Agata Martin Indiatsi was introduced to Denver through the windows of the 15 bus down Colfax Avenue. Each day, he’d ride an hour from Aurora to reach his job at the Famous Footwear on downtown Denver’s 16th Street Mall, the full length of the route.
“Every stop is a transformation, whether it’s the people or it’s something that happens,” he told Denverite in a recent interview.
He was a new arrival in Denver in 2012, having just finished Williams College in Massachusetts. He was joined by the rest of his family. All had fled political violence in their home in eastern Kenya and Tanzania.
Outside the Colfax Avenue bus, he saw the transformations of gentrification. “Now there’s a Sprouts there. Now there’s a Marczyk’s.” On board, he met a kind of anonymous community.
“There’s no small talk,” he said. Even a simple courtesy could prompt stories of someone’s entire day on the Colfax bus, maybe encouraged by the “amnesia” of the bus — the freedom of talking to people you’ll never see again.
“You leave the bus. There’s no ties. You don’t have to answer to anybody,” Indiatsi said. Gradually, he felt the urge to document this place — like he had photographed the encampment at Zucati Park during Occupy Wall Street and the nation of Haiti after its terrible earthquake. A refugee himself, he is drawn to the ways that people connect and reconnect when they are in motion.
Finally, a friend who knew of Indiatsi’s remarkable photography suggested that he put together a show. The topic was obvious: the Colfax bus, where he already was literally embedded for two hours a day.
“It had been building. Now I had a reason to do it. It was just a matter of now the performance of it,” Indiatsi explained.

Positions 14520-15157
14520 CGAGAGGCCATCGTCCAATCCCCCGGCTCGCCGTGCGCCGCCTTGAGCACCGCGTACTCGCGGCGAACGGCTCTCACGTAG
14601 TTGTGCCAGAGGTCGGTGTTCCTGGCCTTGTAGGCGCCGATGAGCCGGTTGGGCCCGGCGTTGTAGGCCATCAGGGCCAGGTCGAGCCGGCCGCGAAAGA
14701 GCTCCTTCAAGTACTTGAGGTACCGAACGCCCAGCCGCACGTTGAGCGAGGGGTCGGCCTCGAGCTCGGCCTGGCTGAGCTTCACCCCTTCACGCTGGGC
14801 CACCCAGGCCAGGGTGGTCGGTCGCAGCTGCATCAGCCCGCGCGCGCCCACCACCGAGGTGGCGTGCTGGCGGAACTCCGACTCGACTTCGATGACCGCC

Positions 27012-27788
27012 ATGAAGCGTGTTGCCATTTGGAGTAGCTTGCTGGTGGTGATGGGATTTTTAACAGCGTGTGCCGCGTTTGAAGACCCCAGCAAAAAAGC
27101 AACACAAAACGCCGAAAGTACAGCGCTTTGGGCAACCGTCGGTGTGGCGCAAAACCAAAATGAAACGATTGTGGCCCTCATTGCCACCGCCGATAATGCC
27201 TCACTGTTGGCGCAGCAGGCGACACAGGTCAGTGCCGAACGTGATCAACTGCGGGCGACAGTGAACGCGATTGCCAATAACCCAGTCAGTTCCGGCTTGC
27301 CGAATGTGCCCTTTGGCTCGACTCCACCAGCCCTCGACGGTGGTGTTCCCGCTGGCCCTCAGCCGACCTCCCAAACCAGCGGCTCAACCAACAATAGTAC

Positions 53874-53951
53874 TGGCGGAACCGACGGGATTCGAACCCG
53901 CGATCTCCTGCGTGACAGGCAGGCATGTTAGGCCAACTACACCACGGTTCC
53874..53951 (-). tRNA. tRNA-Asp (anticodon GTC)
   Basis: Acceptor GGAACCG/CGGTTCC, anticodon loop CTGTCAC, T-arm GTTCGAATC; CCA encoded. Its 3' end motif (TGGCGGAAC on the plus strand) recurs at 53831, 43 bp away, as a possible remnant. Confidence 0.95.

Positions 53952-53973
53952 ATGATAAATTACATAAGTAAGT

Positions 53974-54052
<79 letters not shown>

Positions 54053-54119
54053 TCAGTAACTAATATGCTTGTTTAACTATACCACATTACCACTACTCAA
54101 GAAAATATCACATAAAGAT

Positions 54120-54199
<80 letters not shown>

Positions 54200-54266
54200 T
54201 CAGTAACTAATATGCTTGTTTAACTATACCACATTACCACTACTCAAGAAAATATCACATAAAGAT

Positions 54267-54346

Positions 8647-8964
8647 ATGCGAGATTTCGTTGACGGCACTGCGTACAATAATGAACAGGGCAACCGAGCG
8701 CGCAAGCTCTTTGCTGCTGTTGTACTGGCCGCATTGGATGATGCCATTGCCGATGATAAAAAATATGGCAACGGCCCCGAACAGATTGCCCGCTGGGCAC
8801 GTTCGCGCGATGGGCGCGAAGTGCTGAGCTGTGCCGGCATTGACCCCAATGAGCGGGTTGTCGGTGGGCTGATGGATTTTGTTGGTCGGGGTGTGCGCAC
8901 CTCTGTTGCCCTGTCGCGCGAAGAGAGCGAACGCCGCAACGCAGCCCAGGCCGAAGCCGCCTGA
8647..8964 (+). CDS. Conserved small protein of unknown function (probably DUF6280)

For a month, he rode the bus not four days a week but seven. He would “get on at Havana and off at Quebec, come back this way or ride all the way to Aurora,” or ride the bus two steps back to see something again, his eyes wide open, always.
“Just all these stories. Just watching and talking to people the whole time,” he said. Almost every time he photographed someone’s face, he had their permission. He sacrificed the element of surprise, which some street photographers pride themselves on, handing some control of the image to its subjects.
“Coming from Kenya, I’ve seen so many tourists come and just take photos of people — and underscore take,” he said. “… Most people are under impressions that (photographers) want to go and sell you. You’ll end up in someone’s gallery.”
He shot some 500 exposures on the bus and along Colfax with his digital Nikon SLR, narrowing it down to a couple dozen images in all. “East Colfax highlights that diversity in movement through different neighborhoods that are demographically split,” Indiatsi said.
“In the 15, it seems like almost anybody rides that bus … It can lend itself to looking at how these different demographics interact,” he said. “Whether there is aversion to one another, whether there is community.”
Indiatsi works today as an Uber driver and as the facility manager and a community coordinator for Galvanize, the co-working space where Denverite’s office is located. Even some of his coworkers here didn’t know about his photography. We only learned about it when I happened to mention our Colfax project to him.
Now he’s thinking of picking up the camera again — perhaps to shoot the pawn shops of Colfax.